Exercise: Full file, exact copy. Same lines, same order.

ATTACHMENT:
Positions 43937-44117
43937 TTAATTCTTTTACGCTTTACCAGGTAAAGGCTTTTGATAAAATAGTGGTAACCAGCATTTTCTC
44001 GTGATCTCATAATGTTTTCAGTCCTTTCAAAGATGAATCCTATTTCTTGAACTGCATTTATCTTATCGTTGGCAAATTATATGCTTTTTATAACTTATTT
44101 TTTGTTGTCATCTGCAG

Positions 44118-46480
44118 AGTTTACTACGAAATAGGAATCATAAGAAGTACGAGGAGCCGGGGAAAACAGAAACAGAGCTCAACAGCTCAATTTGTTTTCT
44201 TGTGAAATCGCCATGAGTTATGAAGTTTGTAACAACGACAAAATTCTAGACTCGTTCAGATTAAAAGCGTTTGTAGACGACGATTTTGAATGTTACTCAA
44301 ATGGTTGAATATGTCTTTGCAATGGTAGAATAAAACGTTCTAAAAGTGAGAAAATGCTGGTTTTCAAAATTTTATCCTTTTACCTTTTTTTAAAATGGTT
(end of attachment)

Positions 43937-44117
43937 TTAATTCTTTTACGCTTTACCAGGTAAAGGCTTTTGATAAAATAGTGGTAACCAGCATTTTCTC
44001 GTGATCTCATAATGTTTTCAGTCCTTTCAAAGATGAATCCTATTTCTTGAACTGCATTTATCTTATCGTTGGCAAATTATATGCTTTTTATAACTTATTT
44101 TTTGTTGTCATCTGCAG

Positions 44118-46480
44118 AGTTTACTACGAAATAGGAATCATAAGAAGTACGAGGAGCCGGGGAAAACAGAAACAGAGCTCAACAGCTCAATTTGTTTTCT
44201 TGTGAAATCGCCATGAGTTATGAAGTTTGTAACAACGACAAAATTCTAGACTCGTTCAGATTAAAAGCGTTTGTAGACGACGATTTTGAATGTTACTCAA
44301 ATGGTTGAATATGTCTTTGCAATGGTAGAATAAAACGTTCTAAAAGTGAGAAAATGCTGGTTTTCAAAATTTTATCCTTTTACCTTTTTTTAAAATGGTT